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Videos/TV

The videos below discuss recreational water illnesses (RWIs) and steps to take to prevent them. Public health professionals are encouraged to use these videos to raise awareness and educate their community on RWI prevention. These may be especially helpful for use by the local media before the start of the summer swim season or during outbreaks involving pool and other swimming venues.

CDC Videos

RWI Police — Winner of the 2011 Healthy Swimming Video Contest


RWI Police
(Winner of the 2011 Healthy Swimming Video Contest)
Running time: (1:00)
Release Date: 7/25/2011
Closed Captioned Closed Captioned for the Hearing Impaired

Summary: Spoofing the popular show “Cops,” this video uses humor to educate the public about recreational water illnesses (RWIs) and what everyone can do to prevent them.

Healthy Swimming Summer — Runner-Up of the 2011 Healthy Swimming Video Contest

Healthy Swimming Summer
(Runner-up of the 2011 Healthy Swimming Video Contest)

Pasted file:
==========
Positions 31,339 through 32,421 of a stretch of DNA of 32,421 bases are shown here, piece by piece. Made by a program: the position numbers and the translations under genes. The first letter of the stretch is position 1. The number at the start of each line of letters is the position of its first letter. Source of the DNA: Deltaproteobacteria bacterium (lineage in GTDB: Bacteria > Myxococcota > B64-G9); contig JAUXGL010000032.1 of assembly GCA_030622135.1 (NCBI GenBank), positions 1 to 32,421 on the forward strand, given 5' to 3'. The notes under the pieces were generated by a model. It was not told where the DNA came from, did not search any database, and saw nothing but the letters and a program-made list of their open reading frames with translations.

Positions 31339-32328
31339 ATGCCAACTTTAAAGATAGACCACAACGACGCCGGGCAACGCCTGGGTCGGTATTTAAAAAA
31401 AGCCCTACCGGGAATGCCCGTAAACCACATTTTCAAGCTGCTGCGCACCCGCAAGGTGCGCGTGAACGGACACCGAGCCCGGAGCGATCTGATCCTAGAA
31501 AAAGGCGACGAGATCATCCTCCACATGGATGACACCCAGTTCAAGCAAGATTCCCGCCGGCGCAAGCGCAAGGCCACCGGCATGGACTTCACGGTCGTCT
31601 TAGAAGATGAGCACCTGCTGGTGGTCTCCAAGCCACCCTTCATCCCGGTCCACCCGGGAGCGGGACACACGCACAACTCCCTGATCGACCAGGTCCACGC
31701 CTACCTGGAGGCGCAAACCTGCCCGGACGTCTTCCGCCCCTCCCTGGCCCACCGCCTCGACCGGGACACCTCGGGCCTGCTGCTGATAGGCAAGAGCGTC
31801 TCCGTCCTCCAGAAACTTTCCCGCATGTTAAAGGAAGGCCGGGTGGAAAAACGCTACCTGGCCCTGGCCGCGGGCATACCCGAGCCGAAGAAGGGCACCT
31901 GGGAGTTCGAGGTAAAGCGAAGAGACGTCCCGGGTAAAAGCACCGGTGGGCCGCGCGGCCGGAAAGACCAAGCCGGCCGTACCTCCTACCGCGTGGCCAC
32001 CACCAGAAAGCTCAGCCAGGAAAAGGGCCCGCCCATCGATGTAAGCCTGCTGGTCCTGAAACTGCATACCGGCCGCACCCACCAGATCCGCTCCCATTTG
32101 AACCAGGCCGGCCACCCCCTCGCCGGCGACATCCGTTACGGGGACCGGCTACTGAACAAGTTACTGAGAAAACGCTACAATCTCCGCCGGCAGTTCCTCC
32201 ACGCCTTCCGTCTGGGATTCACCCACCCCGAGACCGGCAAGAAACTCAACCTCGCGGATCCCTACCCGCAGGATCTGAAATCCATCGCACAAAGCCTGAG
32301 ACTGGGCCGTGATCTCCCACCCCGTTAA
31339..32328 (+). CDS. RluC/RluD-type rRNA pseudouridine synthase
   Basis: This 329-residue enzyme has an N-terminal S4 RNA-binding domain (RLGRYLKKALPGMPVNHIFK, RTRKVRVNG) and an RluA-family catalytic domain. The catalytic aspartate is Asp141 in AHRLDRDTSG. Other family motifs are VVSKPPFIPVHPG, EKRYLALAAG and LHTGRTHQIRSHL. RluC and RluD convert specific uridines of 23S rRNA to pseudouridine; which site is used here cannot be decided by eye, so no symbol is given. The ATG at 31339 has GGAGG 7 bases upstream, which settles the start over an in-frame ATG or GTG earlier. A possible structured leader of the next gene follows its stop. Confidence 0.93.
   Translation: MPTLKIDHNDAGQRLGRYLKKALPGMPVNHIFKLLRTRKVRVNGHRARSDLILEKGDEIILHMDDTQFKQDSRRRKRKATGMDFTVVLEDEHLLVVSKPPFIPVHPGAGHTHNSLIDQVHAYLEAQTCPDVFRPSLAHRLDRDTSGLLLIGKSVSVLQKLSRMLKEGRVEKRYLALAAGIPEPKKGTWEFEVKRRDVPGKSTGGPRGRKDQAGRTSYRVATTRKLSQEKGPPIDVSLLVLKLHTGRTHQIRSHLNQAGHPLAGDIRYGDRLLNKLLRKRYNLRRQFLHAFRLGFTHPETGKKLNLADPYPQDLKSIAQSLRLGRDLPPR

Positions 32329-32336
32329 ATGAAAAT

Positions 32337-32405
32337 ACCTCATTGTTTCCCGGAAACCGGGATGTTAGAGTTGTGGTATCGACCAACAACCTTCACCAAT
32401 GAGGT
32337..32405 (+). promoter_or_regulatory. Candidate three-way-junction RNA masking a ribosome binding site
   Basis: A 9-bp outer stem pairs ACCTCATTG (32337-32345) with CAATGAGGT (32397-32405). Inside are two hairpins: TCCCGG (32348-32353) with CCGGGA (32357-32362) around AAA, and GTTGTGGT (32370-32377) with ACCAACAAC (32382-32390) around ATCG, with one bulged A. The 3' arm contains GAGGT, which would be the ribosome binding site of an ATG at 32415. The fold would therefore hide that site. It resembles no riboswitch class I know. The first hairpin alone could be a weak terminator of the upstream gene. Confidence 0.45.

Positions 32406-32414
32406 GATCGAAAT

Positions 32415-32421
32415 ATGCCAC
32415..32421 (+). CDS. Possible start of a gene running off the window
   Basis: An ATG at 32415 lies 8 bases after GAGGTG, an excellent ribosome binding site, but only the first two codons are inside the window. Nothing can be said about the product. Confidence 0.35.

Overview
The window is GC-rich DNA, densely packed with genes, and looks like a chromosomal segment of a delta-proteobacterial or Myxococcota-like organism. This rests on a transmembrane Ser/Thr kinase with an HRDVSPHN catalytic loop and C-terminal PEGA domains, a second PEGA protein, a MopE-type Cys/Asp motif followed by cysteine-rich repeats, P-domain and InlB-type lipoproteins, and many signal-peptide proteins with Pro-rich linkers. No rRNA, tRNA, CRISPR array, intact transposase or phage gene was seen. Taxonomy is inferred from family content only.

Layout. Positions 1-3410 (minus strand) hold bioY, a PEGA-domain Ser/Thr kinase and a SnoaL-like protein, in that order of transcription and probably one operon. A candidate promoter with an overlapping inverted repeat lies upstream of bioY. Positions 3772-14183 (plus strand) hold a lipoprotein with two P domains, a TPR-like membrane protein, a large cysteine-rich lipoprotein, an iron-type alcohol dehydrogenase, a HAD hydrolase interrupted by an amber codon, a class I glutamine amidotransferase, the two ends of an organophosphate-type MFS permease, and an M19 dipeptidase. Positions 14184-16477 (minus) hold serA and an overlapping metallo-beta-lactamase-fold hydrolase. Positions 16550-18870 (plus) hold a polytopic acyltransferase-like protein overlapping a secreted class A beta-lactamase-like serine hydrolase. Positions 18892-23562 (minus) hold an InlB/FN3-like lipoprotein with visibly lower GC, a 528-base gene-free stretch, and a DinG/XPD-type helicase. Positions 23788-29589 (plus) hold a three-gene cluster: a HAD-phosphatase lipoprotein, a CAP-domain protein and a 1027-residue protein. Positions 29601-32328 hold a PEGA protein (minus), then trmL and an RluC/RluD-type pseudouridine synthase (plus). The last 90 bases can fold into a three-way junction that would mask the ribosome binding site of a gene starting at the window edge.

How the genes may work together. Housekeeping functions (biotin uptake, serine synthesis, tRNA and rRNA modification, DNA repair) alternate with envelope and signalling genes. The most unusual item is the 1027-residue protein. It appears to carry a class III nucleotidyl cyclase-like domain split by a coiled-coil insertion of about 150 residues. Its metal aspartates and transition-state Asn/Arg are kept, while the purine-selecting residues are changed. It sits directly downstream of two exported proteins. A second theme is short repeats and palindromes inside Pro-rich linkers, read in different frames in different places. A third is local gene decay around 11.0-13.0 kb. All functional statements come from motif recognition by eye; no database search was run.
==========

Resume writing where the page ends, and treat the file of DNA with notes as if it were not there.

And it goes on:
Running time: (1:00)
Release Date: 7/25/2011
Closed Captioned Closed Captioned for the Hearing Impaired

Summary: This video provides simple and effective instruction on what the public needs to know about preventing the spread of recreational water illnesses (RWIs).

In the Swim of Things

Every Nine. Flash Player 9 is required.

In the Swim of Things
Running Time: (3:52)
Release Date: 5/18/2009
Closed Captioned Closed Captioned for the Hearing Impaired

Summary: Though swimming is a popular sports activity with many health benefits, swimming-related illness in the United States is on the rise. The main culprit: a chlorine-resistant parasite known as Cryptosporidium (or "Crypto" for short). In a fun-filled reminder, experts show you how to keep your family healthy and safe when you get "In the Swim of Things."

Healthy Swimming Is No Accident

Every Nine. Flash Player 9 is required.

Healthy Swimming Is No Accident
Running Time: (:30)
Release Date: 5/18/2009
Closed Captioned Closed Captioned for the Hearing Impaired

Summary: Healthy swimming expert Michael Beach warns about the superbug "Crypto" – the most common cause of recreational water illness (RWI) and suggests that anyone with diarrhea should stay out of the water. The video explains that although chlorine kills most germs, Crypto can survive for days in properly chlorinated water.

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